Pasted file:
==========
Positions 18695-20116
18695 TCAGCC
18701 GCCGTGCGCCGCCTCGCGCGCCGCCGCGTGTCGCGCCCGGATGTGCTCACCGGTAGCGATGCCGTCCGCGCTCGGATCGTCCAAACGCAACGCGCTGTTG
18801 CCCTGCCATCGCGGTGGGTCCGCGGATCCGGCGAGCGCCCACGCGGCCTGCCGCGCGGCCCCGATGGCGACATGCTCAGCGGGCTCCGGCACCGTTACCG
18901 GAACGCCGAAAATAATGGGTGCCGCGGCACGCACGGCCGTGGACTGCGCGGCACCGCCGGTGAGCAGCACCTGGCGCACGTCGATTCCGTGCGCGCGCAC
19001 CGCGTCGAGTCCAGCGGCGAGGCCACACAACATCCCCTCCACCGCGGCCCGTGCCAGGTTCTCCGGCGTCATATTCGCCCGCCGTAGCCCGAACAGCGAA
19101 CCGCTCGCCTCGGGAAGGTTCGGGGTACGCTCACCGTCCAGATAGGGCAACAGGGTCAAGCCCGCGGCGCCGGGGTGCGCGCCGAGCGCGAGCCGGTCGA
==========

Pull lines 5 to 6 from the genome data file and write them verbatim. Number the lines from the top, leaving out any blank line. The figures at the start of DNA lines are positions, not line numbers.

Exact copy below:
18901 GAACGCCGAAAATAATGGGTGCCGCGGCACGCACGGCCGTGGACTGCGCGGCACCGCCGGTGAGCAGCACCTGGCGCACGTCGATTCCGTGCGCGCGCAC
19001 CGCGTCGAGTCCAGCGGCGAGGCCACACAACATCCCCTCCACCGCGGCCCGTGCCAGGTTCTCCGGCGTCATATTCGCCCGCCGTAGCCCGAACAGCGAA